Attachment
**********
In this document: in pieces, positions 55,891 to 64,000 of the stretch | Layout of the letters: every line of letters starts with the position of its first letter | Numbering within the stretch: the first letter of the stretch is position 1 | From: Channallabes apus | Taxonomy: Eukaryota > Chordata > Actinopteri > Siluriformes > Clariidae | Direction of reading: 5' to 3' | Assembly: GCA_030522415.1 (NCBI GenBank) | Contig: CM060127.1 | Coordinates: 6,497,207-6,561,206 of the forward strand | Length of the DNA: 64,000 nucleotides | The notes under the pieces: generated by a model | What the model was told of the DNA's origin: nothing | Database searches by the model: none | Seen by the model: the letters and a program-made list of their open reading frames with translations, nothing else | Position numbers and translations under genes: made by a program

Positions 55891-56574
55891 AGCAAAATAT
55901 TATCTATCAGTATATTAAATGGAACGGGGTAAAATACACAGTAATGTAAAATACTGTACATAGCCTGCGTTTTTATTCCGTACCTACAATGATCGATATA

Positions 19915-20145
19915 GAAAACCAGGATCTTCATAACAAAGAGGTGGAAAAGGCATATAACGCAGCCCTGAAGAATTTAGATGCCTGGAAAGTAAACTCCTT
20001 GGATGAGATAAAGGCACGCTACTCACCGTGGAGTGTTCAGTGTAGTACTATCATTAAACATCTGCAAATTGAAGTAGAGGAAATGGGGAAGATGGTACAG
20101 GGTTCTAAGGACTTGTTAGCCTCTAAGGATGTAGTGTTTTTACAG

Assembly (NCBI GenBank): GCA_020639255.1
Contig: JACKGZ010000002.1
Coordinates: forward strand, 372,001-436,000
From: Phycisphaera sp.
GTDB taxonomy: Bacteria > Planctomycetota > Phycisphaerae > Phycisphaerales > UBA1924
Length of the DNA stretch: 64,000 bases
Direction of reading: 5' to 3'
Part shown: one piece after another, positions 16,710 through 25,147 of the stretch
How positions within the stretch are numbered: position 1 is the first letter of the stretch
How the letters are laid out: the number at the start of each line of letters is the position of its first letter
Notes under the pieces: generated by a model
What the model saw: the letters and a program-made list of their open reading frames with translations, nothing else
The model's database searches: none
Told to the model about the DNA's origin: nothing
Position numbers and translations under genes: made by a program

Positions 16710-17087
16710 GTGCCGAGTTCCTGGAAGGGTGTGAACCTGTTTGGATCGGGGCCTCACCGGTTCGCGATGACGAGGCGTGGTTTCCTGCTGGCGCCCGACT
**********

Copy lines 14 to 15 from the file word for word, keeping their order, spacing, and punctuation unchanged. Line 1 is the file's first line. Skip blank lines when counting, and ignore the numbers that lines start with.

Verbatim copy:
Length of the DNA stretch: 64,000 bases
Direction of reading: 5' to 3'